Quinoa Salad with Beets + Oranges

Maria Speck‘s award-winning first cookbook Ancient Grains for Modern Meals is one of my favorites, so I was extremely pleased when I heard Maria was writing a follow up. Her new book is called Simply Ancient Grains: Fresh and Flavorful Whole Grain Recipes for Living Well and I am happy to say this book is just as lovely as the first. It features beautiful, innovative ways to fit grains including amaranth, buckwheat, freekeh, millet, quinoa, sorghum, and teff into your life.

Quinoa Salad with Roasted Beets and Oranges from @winnieab | www.healthygreenkitchen.com

Ancient grains are wholesome and versatile staple foods, and Maria will inspire you to think way outside the box with recipes such as Burgundy Bulger with Blueberries and Orange Blossom Water, Sweet Potato and Oat Cakes with Blue Cheese and Sage, and Lemony Millet Pudding with Caramelized Grapes. I made her gorgeous Quinoa Salad with Roasted Beets for a family gathering and it quickly disappeared…I am certain you will have a similar experience with her recipes :)

Quinoa Salad with Roasted Beets and Oranges from @winnieab | www.healthygreenkitchen.com

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Quinoa Salad with Black Beans + Corn

Quinoa Salad from Healthy Green Kitchen

Do you have a favorite summertime potluck dish? I do and you are looking at it!

Quinoa Salad from www.healthygreenkitchen.com

I’ve been making quinoa salad in one form or another for years. I like to play with the beans, veggies, and herbs I add based on what I have in the house/what’s in season. Black beans are definitely my preferred bean, and as soon as fresh local corn starts to make an appearance in markets around here, corn is pretty much a must. I’ve added basil on occasion but cilantro is definitely a better fit with the other elements in this particular salad.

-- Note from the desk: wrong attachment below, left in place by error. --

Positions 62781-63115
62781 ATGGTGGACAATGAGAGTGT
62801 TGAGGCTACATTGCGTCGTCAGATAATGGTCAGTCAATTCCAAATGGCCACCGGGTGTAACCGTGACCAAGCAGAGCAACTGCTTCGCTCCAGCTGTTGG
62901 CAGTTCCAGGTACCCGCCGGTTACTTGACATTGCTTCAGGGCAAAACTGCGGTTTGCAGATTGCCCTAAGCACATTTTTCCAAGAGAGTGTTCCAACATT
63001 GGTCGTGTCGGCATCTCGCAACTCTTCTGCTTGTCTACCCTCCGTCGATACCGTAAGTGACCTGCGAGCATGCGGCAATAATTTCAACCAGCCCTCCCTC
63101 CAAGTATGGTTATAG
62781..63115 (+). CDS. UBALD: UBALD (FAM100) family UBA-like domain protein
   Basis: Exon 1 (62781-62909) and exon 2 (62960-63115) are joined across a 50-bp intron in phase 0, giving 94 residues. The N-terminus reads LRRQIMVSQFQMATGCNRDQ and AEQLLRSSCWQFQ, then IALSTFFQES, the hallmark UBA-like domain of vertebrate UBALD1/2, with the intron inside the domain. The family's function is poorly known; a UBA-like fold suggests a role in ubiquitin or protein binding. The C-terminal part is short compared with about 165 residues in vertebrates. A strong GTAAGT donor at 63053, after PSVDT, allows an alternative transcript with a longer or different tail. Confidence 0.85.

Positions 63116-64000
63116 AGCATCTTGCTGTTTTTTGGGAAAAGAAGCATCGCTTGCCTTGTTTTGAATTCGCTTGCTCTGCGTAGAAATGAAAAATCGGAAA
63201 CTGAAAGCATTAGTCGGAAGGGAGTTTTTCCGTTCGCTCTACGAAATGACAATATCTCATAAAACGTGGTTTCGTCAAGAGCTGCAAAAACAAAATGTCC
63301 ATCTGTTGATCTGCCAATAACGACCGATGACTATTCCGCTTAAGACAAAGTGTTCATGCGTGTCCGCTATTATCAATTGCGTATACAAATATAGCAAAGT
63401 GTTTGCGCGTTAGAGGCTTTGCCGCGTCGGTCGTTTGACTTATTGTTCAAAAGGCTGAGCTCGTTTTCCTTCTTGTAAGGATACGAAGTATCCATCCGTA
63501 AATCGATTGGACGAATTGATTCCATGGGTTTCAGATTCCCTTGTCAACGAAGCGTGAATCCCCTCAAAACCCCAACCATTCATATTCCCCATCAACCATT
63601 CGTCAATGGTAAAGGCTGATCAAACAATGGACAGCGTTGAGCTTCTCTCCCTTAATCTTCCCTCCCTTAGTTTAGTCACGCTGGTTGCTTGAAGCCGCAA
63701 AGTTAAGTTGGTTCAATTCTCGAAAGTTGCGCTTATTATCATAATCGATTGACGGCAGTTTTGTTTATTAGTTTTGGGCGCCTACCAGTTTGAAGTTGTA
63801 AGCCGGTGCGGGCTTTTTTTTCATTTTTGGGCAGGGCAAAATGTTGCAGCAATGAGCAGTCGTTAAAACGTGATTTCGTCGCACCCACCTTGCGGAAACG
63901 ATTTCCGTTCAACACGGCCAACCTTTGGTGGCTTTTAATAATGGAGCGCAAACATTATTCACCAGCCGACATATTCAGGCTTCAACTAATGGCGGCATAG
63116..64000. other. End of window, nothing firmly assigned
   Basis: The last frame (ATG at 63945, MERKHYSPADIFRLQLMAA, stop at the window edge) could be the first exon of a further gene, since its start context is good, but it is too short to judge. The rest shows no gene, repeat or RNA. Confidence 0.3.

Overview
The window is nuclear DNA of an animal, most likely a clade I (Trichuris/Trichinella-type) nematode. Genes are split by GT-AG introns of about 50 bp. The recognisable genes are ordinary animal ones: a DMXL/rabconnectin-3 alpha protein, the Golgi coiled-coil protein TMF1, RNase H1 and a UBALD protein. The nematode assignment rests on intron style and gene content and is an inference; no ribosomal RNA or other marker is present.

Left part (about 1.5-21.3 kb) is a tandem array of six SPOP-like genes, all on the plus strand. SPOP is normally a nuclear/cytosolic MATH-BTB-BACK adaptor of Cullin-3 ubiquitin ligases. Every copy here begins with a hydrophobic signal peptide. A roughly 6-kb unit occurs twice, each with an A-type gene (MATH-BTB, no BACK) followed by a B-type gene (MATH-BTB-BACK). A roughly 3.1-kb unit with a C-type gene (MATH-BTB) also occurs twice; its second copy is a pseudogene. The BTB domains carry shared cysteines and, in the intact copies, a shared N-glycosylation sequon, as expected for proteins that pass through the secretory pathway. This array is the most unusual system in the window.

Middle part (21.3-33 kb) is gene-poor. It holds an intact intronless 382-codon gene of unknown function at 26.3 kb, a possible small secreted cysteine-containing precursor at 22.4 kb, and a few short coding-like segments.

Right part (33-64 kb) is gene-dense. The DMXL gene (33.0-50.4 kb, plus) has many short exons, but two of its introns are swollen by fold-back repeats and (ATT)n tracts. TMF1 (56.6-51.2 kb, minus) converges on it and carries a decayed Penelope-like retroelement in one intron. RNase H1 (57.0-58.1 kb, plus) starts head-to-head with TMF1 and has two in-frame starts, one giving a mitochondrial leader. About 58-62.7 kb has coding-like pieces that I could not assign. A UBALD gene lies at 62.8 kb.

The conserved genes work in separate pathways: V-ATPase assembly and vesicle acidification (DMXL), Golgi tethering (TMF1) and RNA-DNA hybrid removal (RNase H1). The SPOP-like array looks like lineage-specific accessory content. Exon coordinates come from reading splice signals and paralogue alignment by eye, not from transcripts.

Quinoa Salad with Black Beans and Corn

If you are as yet unfamiliar with quinoa, it’s a seed that’s native to the Andes region of South America. I ate it several times when I was recently in Peru, cooked in a stew. While it behaves like a grain, quinoa is actually more nutritious than most grains because it is high in protein, iron, and calcium. Quinoa is also gluten-free.

Quinoa seeds are coated with a bitter substance so you need to rinse quinoa very thorough before cooking. Moreover, quinoa benefits from a several hours-long soak in water in order to deactivate the naturally-present enzymes that bind up the nutrients within. For this reason, on days when I am planning to cook quinoa, I like to place it in a large bowl and cover it with water for 2-3 hours. Then I pour off the water, and rinse the quinoa in a fine mesh strainer before proceeding to cook it.

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Roasted Onions Stuffed with Curried Black Quinoa

This is a sponsored post written by me on behalf of The National Onion Association for Kitchen PLAY. I am being compensated for my efforts; all opinions are 100% mine. Storage onions have a low moisture content and thick skins, which makes them perfect for cooking techniques such as braising, caramelizing, and roasting (spring onions, … Read more

Black Quinoa and Red Lentil Salad with Parsley

I dreamed this salad up last week, thinking it would be perfect for Passover. Turns out there’s a lot of debate about whether or not quinoa’s actually Passover-appropriate (and many Jews won’t eat lentils during Passover, either). So while I am posting this during Passover, the observant among you might choose to make it some … Read more